What Is a Casino?

A casino is a building or room where games of chance are played. It also includes a variety of other entertainment activities. In addition to traditional table games like poker, blackjack, roulette and craps, casinos offer slot machines, bingo, horse racing and various other forms of gambling. A casino must be licensed to operate and must follow state laws regarding gaming.

A casino’s profits are based on the house edge and variance, which are mathematically determined by the rules of each game. The house edge gives the casino a long-term disadvantage over the player, while the variance allows the house to make short-term gains. Players able to eliminate the house edge or reduce its variance are called advantage players.

In general, casino staff keep an eye on patrons to spot blatant cheating or stealing. Dealers can watch for palming, marking or switching cards and dice. Pit bosses and tables managers watch over card and table games with a broader view, looking for betting patterns that might indicate collusion between players or suspicious activity by other patrons. High-tech surveillance systems provide a bird’s-eye-view of the entire casino floor, with cameras mounted in the ceiling and in every window and doorway. They can be directed to focus on suspicious patrons by security personnel in a separate room filled with banks of computer monitors.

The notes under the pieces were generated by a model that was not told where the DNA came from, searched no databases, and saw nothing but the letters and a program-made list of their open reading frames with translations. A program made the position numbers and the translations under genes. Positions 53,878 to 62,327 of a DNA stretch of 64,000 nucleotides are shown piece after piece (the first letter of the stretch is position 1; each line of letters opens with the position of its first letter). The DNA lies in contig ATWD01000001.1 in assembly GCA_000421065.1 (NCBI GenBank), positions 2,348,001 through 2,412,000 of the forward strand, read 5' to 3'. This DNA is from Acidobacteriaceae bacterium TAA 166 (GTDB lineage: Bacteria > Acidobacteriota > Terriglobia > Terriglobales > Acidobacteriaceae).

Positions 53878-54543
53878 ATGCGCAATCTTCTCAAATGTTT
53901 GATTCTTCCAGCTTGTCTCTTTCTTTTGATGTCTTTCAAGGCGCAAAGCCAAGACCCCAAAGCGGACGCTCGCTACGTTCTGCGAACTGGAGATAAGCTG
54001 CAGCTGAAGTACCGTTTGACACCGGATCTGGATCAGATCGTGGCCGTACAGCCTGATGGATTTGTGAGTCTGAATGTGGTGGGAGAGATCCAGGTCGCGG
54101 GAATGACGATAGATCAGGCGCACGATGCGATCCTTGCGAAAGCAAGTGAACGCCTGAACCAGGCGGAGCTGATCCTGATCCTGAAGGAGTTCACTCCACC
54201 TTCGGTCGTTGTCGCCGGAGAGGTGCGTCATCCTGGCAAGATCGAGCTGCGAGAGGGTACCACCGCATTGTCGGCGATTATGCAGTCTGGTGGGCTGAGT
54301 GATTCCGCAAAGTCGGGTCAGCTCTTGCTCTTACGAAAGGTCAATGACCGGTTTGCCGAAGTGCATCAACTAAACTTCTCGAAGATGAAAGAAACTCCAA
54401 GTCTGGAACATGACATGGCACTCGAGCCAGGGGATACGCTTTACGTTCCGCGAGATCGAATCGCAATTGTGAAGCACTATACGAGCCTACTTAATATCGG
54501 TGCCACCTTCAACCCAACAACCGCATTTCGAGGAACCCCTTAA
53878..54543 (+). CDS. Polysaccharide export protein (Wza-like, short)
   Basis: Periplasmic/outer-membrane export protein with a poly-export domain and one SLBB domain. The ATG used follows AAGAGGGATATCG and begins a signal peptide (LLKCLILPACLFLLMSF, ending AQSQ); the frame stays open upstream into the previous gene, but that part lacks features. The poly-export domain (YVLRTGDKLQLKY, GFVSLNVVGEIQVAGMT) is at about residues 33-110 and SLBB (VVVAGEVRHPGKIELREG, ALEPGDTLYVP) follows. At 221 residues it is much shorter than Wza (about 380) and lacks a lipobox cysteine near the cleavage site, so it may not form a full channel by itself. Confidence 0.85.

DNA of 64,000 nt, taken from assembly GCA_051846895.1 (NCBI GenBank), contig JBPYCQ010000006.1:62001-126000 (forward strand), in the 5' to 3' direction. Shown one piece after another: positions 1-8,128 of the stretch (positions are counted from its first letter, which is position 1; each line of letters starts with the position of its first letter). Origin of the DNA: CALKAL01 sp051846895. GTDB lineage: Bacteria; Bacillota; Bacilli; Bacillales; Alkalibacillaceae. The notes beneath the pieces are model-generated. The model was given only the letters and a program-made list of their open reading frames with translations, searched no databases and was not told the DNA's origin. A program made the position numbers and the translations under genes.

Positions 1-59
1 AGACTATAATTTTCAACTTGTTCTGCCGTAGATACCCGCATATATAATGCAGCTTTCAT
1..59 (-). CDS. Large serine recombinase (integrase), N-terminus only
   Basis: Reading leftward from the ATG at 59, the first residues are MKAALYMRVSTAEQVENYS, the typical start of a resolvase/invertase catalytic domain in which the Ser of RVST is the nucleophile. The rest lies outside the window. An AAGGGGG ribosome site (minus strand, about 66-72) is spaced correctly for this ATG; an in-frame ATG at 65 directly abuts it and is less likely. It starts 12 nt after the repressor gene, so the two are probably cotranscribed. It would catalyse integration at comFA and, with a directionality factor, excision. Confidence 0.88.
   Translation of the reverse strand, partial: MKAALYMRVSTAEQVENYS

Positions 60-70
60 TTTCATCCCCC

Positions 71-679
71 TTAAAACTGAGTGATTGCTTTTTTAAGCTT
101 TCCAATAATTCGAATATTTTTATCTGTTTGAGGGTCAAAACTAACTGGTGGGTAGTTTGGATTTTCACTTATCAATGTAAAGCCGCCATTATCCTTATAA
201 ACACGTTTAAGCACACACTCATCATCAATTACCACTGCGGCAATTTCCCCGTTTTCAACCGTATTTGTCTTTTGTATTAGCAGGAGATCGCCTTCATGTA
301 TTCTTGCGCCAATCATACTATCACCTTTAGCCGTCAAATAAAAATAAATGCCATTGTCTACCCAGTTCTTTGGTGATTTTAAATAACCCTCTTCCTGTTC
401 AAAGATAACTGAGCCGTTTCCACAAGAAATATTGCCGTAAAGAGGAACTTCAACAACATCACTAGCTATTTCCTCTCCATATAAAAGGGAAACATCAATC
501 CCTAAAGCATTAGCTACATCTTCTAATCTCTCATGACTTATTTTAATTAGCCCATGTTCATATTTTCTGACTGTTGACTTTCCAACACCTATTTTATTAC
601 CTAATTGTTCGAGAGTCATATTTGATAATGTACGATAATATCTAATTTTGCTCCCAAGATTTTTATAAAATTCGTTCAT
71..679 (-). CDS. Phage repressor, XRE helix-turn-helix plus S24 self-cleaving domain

In the past, casino profits were often supplemented by mobsters’ money, which was used to cover criminal operations such as extortion and loan sharking. The mob’s seamy image tainted the image of many Las Vegas casinos, but owners sought ways to draw legitimate businessmen who were reluctant to get involved in gambling’s scandalous image. They offered big bettors extravagant inducements in the form of free spectacular entertainment, transportation and luxurious living quarters.